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New tech shows brokers where to grow their books

New tech shows brokers where to grow their books | Insurance Business

New tech shows brokers where to grow their books

What if a computer program could analyse all the data about your business as a broker, and then come back and tell you where the gaps are? How to grow your book, how to get more business, how to see where your clients should be covered where they may not already be.

Well, Stubben Edge Group believes it has such a program. The organisation created a piece of insurtech that does all of that - using what a broker already has to help them grow in the market.

Chris Kenning (pictured), managing director of Stubben Edge Group, explained that many brokers have been using the software already to cross-sell and find out what their clients actually need.

“Brokers with niche books of business, how do they end up cross-selling or servicing their customer needs with additional covers?” Kenning asked. “What we’ve developed is an analytics tool which is based on our history of writing lots of different product lines.”

The program, essentially, is able to analyse data and show how valuable another product would be to a client, and the broker, based on the information currently available.

“It allows them to upload their data and be able to assess the value of that book of business for other product lines,” Kenning explained.

“Say if you’ve got caravans, we’ll be able to say what this is worth as a book of property insurance business, on the basis that if you’re in a caravan you’re not in your property. So, does that change the risk because you’re not likely, for example, to burn both [the caravan and the property] down at the same time?”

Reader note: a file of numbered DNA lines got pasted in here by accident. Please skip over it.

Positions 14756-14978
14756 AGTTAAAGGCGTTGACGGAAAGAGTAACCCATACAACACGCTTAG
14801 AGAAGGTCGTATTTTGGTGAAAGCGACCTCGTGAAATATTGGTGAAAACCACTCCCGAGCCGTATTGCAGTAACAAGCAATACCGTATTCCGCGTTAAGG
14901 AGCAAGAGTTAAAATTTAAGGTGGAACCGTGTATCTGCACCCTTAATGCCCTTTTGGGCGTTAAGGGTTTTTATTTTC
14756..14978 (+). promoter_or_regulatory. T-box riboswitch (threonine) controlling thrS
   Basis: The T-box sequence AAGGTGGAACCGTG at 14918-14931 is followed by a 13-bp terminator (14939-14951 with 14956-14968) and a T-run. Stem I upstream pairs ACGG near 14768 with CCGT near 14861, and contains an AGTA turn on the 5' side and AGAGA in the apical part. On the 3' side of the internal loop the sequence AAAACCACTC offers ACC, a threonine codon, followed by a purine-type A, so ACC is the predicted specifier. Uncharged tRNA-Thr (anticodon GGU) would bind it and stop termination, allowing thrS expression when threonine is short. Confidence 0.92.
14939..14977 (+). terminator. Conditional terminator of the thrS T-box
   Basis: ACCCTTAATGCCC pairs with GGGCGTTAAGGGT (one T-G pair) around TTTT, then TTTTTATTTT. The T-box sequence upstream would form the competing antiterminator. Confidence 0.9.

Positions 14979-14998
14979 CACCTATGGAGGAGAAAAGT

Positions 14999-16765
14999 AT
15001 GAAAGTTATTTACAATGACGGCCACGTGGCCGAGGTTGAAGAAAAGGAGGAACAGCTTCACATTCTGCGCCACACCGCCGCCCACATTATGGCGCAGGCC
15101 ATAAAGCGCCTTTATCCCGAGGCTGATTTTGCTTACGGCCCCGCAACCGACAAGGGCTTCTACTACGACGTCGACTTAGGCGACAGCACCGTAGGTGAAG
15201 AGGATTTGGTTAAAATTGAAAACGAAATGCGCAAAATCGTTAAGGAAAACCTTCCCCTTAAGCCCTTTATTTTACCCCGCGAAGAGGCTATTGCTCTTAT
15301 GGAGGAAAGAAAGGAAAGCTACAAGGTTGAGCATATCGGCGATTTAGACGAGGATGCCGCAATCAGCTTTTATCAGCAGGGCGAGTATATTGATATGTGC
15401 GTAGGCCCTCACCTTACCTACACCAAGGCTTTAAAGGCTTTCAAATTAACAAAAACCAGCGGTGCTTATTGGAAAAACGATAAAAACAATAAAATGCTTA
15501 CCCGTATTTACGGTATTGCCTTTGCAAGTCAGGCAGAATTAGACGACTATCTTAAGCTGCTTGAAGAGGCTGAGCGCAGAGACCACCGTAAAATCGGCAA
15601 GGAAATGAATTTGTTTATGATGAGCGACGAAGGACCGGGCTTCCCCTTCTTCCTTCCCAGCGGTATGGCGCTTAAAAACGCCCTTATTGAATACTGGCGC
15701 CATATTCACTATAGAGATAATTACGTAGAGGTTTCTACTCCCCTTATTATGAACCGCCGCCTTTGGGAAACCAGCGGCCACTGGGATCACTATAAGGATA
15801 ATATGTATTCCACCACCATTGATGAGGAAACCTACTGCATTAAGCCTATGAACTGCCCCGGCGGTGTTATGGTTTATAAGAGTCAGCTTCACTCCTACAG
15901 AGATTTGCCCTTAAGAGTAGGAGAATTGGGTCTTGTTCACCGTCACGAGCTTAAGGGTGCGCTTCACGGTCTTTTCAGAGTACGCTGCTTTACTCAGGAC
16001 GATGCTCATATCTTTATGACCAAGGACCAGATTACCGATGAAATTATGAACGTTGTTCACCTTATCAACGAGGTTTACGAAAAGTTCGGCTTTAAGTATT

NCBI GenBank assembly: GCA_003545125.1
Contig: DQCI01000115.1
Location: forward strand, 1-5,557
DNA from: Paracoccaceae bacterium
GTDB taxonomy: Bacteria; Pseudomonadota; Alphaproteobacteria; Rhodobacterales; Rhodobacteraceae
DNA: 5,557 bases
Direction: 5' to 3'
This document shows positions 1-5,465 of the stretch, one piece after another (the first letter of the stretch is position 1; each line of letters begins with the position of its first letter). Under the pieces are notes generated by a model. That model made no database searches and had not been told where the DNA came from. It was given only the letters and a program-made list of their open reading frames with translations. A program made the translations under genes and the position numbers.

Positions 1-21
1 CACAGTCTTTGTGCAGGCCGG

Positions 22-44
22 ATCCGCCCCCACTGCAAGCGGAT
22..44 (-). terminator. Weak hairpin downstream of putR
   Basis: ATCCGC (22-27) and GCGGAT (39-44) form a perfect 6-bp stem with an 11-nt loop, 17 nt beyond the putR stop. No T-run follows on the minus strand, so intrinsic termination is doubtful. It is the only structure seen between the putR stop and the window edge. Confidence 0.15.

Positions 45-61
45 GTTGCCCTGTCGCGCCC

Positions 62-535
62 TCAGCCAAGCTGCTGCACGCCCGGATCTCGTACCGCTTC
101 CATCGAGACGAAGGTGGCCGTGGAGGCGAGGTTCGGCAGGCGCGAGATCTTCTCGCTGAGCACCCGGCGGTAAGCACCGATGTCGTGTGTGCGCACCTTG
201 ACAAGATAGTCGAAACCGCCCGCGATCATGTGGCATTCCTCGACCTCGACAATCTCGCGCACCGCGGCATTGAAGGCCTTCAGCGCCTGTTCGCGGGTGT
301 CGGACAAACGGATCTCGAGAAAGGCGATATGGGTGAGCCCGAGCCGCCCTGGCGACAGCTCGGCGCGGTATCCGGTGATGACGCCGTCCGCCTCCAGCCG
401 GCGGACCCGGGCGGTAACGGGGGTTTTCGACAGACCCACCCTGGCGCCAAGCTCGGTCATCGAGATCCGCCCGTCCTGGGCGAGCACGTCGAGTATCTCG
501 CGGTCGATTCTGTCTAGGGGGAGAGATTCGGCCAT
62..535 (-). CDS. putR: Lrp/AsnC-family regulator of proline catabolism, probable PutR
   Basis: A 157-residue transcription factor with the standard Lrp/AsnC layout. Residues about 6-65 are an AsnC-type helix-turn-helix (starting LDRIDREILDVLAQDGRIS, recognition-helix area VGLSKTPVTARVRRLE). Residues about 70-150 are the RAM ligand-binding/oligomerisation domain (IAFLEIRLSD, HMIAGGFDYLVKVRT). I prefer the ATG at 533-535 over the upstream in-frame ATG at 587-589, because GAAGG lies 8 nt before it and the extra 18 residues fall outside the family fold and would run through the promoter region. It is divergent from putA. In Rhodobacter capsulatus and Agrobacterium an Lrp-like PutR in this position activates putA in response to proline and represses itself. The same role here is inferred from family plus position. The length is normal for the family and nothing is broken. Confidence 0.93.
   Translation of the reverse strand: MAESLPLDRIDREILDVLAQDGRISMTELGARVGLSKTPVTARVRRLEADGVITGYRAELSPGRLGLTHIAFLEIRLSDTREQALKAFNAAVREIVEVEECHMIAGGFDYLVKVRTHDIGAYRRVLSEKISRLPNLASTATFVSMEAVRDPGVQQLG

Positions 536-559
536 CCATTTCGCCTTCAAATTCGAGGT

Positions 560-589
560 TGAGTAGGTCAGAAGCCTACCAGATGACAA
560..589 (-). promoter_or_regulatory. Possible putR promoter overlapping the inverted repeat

The program has the potential to help brokers more than they may realise – helping them avoid wasting time and money pursuing lines of business that won’t come off or will be costly with little return.

“There’s some cross-subsidisation. We can say you’ve got a great property book of business, here’s the insurance policy, here is the system and here is how you can cost effectively grow your book of business,” he said.

“But, at the same time, we can say ‘actually this is not a very good property book of business this a very good life book of business.’”

The program, called Lucid UX, came out of wanting to create something that the industry actually needed, not just creating tech for tech’s sake.

“We really wanted to ensure the proposition is tailored around the needs of the market and that we can help brokers provide better products to their clients quicker,” the managing director said.

Kenning believes that although there has been an increase in recent years of people using aggregators to purchase insurance, brokers have a chance to gain back a lot of business.

“The reason I think brokers are going to have a bit of a resurgence in terms of their role in an advisory capacity is the world seems to be creating just as many risks as it seems to be commoditising them,” he said. “I’d probably argue that they’re creating more.

“So, if you if you look at things like cyber insurance - that’s been done for corporates but really on a personal level it’s only just starting to come out. If you look at the political risk element, Brexit has made it a more interesting area for people to look at.”

The key, Kenning explained, is relationships and niches. If brokers have that, combined with information, he thinks they will do well.

“A lot of the brokers who are growing at the moment have specific niches they are good at,” he said. “What the aggregators have done is put a hard monetary value on it - but I think that has given the brokers an edge on knowing who their customers are because they actually talk to them.”